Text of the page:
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Dear Paul Carter, we need to know the costs of Brexit to the people of Kent now!

March 1, 2018 3:01 PM
By Alan Bullion



The message on our bus is stark. We have delivered a letter to Paul Carter, the Tory leader of Kent County Council, demanding assessments of the impact of Brexit on Kent. Given Kent's wealth of business activity, cross-channel freight, hospitals, public services and farming, the damage could be even greater than to Britain as a whole.

The United Kingdom today is a leader in Europe, the largest economic power in the world. But we are intending to pay £40 billion to give this up! And if we want 'frictionless trade' elsewhere, conditions will apply to get deals with Africa, Australia, South America, Asia, or North America - not only with the EU.

How will Government fix Dover port congestion, the Irish border issue, up-front VAT for exporters and importers, manufacturing moving to countries in the customs union to retain customers who don't want increased bureaucracy? It's time to recognise we will face job losses in Kent.

All Government projections show that Brexit will make us poorer. It will also increase inequality through reduced capacity/political will for public spending.

Is it worth it?

Some say it is - to regain our sovereignty. But they forget the UK has always been international We moved from Union with Scotland then Ireland, to Empire to Commonwealth to leading EU player - never just an island nation. Leaving the EU is against our nature. It isolates us from friends and neighbours.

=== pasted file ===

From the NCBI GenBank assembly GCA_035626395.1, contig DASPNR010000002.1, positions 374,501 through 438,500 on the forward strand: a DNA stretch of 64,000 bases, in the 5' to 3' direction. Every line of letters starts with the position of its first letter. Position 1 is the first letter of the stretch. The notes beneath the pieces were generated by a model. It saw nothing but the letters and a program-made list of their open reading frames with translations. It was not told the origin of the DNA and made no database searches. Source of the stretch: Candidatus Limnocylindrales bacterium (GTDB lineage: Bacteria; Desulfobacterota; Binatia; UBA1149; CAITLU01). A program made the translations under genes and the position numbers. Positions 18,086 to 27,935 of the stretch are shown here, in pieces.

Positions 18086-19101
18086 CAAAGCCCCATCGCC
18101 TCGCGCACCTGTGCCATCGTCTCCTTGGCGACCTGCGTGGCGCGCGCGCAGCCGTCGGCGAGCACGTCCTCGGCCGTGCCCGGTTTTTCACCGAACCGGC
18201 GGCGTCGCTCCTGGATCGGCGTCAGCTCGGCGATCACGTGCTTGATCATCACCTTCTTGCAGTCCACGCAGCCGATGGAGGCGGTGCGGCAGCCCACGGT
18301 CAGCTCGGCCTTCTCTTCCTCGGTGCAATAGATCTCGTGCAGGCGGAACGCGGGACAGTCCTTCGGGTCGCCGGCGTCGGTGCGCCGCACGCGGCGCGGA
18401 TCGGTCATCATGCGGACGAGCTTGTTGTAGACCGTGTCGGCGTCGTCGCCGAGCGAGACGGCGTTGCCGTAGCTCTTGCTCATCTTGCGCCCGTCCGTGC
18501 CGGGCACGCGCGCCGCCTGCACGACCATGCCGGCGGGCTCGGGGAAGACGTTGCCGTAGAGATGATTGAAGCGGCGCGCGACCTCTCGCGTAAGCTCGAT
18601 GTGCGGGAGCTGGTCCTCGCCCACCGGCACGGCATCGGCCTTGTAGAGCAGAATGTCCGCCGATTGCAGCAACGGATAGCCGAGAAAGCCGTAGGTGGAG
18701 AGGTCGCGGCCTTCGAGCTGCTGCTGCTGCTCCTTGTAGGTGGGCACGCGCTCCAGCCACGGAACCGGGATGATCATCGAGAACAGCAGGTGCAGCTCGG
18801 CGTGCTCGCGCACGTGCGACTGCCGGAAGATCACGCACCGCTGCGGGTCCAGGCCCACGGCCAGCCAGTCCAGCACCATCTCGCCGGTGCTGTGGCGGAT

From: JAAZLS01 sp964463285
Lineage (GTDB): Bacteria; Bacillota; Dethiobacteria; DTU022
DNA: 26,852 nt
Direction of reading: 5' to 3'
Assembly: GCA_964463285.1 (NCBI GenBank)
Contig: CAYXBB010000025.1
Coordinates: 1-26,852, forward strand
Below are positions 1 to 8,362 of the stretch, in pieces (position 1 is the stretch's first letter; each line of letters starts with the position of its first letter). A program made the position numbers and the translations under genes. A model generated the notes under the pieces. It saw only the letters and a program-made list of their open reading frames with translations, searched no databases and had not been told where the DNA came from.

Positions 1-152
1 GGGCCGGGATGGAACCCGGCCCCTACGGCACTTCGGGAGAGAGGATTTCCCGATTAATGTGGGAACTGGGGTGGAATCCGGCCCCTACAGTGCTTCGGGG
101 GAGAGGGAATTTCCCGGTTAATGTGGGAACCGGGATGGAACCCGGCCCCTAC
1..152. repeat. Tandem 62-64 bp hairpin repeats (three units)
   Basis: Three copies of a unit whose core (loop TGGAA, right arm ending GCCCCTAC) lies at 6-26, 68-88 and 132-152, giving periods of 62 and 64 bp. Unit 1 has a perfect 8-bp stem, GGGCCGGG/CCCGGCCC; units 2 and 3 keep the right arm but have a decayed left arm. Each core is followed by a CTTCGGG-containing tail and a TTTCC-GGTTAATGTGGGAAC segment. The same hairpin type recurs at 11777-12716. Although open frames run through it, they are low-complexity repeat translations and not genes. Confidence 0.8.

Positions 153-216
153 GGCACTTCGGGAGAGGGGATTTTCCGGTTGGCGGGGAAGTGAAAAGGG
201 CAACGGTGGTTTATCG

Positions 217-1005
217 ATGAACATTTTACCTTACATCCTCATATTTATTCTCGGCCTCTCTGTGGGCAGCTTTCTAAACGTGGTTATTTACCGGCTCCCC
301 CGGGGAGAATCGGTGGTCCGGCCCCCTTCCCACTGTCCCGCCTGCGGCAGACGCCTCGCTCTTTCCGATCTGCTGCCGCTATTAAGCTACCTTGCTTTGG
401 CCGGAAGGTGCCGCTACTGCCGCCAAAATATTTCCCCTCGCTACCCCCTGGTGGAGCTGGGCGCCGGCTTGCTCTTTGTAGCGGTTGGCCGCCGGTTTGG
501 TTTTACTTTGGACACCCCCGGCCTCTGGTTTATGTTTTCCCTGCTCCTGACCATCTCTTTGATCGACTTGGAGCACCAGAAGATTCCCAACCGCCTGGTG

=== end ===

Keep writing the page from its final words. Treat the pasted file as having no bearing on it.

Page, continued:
UK has a great history in welcoming immigrants. Nowadays we recognise the vital importance of EU citizens in NHS, social care, agriculture, construction, education and hospitality industries.

We also recognise the enormous benefits of Europe-wide collaboration in science, medicine (Euratom), culture and education.

Young people want to Remain, but their futures are marred by Brexit decided by the old. Within a few years, Remain will be the majority vote.

Who will decide if it's worth it?

Our MPs have a democratic duty to scrutinise Government proposals in the best interests of country, not party. We also insist on the democratic right of the electorate to change its mind as new facts become clear.

27 EU countries, plus many regional parliaments, some requiring referenda, will vote on the final deal. The British public must also have its final say.

Richard Morris
26th February 2018